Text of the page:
A fossil is created when a plant or animal is buried beneath layers of sand and mud. Over time, the mud becomes sedimentary rock, encasing what remains of the organism—bones, teeth, shells, or stems. In turn, minerals seep in, turning this organic matter into stone.
Other fossil types include the impressions plants and animals leave in rocks as they slowly decay, and “trace” fossils of dung, tracks, or footprints (such as the Academy’s print of a theropod).
Occasionally, whole animals are discovered frozen in ice or buried in tar pits, but “soft” tissue preservation is rare.
For billions of years, single-celled bacteria dominated the Earth, living in the soupy beginnings of the world’s oceans. Then, in a burst of evolutionary activity 545 million years ago called the “Cambrian Explosion,” a deluge of multicellular marine creatures appeared in the fossil record, revealing the forebears of nearly all modern animals. In 1909, the most complete record of this biological Big Bang was discovered in the Burgess Shale, an extraordinary fossil deposit in the Canadian Rockies. Many of these fossils (some of which the Academy has in its collection) are so well-preserved that even their soft appendages are captured in stone.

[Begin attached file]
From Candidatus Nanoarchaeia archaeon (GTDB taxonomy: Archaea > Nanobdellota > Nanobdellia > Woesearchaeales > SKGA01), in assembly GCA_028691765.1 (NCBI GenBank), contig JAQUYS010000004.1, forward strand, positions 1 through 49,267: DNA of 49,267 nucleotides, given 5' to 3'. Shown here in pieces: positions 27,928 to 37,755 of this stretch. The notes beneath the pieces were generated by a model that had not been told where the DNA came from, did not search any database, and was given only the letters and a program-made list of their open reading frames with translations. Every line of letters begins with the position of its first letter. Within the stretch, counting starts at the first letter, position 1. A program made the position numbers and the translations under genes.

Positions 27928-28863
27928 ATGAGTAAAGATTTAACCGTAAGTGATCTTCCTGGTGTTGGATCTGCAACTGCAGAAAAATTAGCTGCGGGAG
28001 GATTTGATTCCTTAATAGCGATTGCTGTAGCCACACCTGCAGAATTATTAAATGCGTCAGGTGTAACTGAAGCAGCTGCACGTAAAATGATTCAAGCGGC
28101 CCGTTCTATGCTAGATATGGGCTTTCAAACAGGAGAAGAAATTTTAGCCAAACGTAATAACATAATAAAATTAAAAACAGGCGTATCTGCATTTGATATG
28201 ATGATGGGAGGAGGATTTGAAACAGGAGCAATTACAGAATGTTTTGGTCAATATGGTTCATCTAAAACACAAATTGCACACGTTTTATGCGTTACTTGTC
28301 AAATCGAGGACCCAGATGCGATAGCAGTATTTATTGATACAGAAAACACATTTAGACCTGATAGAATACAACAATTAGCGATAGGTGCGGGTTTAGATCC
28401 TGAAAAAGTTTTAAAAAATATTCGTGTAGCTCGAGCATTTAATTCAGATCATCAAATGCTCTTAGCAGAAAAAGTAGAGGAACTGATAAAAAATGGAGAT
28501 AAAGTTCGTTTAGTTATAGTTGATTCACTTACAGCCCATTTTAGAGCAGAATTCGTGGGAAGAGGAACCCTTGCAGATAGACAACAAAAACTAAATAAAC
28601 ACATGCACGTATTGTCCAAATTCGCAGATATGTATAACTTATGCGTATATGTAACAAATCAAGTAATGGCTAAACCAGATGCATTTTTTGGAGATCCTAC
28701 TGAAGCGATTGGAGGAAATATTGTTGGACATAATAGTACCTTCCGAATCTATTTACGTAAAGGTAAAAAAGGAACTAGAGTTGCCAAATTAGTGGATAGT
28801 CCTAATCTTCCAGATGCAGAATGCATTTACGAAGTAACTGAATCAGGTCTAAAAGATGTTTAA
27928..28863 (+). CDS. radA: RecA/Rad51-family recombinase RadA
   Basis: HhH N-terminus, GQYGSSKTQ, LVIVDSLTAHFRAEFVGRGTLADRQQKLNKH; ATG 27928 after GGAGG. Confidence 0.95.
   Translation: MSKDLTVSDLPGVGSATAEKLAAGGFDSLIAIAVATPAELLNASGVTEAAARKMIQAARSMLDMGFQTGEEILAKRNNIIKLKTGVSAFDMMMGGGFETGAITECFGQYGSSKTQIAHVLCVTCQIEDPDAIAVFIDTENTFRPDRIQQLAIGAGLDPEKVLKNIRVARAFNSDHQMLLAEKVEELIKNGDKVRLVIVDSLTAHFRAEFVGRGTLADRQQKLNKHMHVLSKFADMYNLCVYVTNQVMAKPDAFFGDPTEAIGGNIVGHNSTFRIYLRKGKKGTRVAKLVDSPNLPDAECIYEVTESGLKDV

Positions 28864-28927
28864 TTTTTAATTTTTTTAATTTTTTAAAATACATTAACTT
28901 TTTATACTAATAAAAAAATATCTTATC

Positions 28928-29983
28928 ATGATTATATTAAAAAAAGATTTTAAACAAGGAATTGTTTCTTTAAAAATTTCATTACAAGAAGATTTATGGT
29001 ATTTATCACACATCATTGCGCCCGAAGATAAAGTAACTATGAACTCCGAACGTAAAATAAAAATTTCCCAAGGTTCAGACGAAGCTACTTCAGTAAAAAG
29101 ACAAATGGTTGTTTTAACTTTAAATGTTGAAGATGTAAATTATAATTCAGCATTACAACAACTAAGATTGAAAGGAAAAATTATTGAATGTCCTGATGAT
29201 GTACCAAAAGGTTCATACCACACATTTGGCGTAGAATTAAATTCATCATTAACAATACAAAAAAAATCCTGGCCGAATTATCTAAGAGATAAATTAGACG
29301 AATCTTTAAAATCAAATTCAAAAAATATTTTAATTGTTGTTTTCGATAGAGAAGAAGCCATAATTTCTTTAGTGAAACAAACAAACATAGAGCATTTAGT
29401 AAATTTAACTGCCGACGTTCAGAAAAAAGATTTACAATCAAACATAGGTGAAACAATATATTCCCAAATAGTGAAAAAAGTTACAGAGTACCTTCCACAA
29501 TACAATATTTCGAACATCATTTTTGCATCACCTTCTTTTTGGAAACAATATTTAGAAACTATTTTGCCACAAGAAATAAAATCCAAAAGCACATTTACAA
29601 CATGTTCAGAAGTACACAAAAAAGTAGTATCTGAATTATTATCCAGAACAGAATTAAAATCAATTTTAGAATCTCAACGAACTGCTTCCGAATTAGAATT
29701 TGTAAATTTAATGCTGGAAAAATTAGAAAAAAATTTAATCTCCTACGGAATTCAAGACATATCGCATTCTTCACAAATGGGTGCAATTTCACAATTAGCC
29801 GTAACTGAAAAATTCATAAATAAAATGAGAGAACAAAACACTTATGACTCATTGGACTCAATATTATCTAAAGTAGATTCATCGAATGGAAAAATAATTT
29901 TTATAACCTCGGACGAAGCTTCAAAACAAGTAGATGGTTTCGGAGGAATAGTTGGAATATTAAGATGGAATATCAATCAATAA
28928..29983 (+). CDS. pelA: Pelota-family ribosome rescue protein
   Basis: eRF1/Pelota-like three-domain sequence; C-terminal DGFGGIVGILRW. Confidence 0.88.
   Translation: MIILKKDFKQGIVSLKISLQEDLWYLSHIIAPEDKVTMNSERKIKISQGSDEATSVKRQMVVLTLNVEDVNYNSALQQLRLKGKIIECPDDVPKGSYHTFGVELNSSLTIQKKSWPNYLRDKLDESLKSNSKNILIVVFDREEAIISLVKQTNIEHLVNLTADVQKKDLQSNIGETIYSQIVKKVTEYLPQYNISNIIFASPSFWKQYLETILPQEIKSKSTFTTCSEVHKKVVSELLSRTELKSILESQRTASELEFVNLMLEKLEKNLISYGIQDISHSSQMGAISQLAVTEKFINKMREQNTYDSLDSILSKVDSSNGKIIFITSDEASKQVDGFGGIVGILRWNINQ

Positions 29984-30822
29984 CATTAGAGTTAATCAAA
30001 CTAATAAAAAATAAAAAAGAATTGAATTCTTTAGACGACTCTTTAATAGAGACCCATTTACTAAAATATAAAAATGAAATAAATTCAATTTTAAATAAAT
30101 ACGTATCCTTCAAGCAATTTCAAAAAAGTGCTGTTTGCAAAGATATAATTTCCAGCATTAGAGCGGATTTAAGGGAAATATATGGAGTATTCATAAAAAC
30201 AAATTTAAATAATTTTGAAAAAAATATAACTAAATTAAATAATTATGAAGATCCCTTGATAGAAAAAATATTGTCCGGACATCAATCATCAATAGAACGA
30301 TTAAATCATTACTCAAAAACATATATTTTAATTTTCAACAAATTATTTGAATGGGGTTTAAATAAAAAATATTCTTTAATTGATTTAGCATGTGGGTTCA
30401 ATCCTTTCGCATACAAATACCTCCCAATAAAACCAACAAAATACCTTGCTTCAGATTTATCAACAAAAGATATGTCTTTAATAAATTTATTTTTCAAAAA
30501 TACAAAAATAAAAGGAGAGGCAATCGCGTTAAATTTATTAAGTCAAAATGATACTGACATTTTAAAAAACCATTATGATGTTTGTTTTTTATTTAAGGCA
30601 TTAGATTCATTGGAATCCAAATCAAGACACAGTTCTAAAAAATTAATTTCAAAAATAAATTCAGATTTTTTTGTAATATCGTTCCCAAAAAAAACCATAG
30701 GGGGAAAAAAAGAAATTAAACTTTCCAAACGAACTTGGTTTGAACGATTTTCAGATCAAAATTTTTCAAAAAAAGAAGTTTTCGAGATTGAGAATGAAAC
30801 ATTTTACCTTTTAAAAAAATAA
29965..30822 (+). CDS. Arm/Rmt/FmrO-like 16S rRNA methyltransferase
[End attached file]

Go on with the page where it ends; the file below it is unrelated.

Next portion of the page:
When did ferns flourish? How do we distinguish between the Age of Reptiles and the Age of Mammals? When did most prehistoric life go extinct? Each individual fossil provides important clues. Equally important is where each specific fossil appears in the many layers of the Earth’s crust. These “strata” of rock and soil represent different geologic time periods in Earth’s past. Where fossils appear in these strata help scientists determine the time in which they lived.
This geologic timeline, explains Academy paleontologist Peter Roopnarine, is divided into Eons (the largest units of time), then subdivided into Eras. Scientists divide the world’s three major Eras (Paleozoic, Mesozoic, and Cenozoic) into Periods and Epochs based on the emergence or extinction of specific plants and animals.
Earth formed as a solid planet during the Hadean Eon, 4.5 to 3.9 billion years ago. While significant milestones took place during the Earth’s three earliest eons (Proterozoic, Archaean and Hadean), scientists call this entire time period “Precambrian Time” to signify the beginning of the Cambrian Period (540 million to 490 million years ago) when multicellular life first appeared. The Cambrian Period was the first of six periods within the Paleozoic Era, which spanned 540 million to 248 million years ago.
Dinosaurs and other large reptiles reach their peak as Earth’s dominant life form during the Mesozoic Era, 248 million to 65 million years ago. The Cretaceous Period (144 million to 65 million years ago), the last of three periods within the Mesozoic Era, was marked by the mass extinction of dinosaurs and other large reptiles, plus several types of marine invertebrates.